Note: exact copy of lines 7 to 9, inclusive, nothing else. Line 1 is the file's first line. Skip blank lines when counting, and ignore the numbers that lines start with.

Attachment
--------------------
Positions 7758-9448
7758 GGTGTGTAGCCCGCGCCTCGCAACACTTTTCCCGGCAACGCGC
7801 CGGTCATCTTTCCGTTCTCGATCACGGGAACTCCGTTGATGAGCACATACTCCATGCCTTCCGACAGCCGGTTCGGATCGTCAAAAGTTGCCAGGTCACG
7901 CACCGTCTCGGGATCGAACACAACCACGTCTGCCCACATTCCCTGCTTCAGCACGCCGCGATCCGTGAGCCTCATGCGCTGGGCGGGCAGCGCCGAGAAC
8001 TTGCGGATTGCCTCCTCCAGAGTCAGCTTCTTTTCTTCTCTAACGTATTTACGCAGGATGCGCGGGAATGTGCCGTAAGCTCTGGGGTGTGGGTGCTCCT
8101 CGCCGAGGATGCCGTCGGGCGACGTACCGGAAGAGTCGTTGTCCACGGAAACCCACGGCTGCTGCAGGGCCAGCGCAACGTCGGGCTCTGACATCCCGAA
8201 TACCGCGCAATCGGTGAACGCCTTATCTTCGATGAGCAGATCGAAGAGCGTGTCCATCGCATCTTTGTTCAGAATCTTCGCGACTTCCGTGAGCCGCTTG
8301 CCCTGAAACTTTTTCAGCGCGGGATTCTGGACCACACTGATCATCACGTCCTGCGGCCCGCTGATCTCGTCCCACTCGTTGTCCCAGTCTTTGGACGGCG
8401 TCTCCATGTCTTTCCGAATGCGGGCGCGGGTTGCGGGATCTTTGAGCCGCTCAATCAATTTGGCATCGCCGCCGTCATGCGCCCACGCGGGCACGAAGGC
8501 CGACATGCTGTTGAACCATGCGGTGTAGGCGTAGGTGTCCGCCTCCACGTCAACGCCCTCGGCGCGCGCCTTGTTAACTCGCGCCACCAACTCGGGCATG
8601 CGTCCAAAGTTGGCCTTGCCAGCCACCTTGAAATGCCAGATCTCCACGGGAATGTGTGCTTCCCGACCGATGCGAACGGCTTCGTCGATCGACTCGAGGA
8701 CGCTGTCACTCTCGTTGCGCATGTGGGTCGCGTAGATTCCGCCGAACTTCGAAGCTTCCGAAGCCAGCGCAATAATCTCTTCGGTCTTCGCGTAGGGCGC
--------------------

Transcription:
8201 TACCGCGCAATCGGTGAACGCCTTATCTTCGATGAGCAGATCGAAGAGCGTGTCCATCGCATCTTTGTTCAGAATCTTCGCGACTTCCGTGAGCCGCTTG
8301 CCCTGAAACTTTTTCAGCGCGGGATTCTGGACCACACTGATCATCACGTCCTGCGGCCCGCTGATCTCGTCCCACTCGTTGTCCCAGTCTTTGGACGGCG
8401 TCTCCATGTCTTTCCGAATGCGGGCGCGGGTTGCGGGATCTTTGAGCCGCTCAATCAATTTGGCATCGCCGCCGTCATGCGCCCACGCGGGCACGAAGGC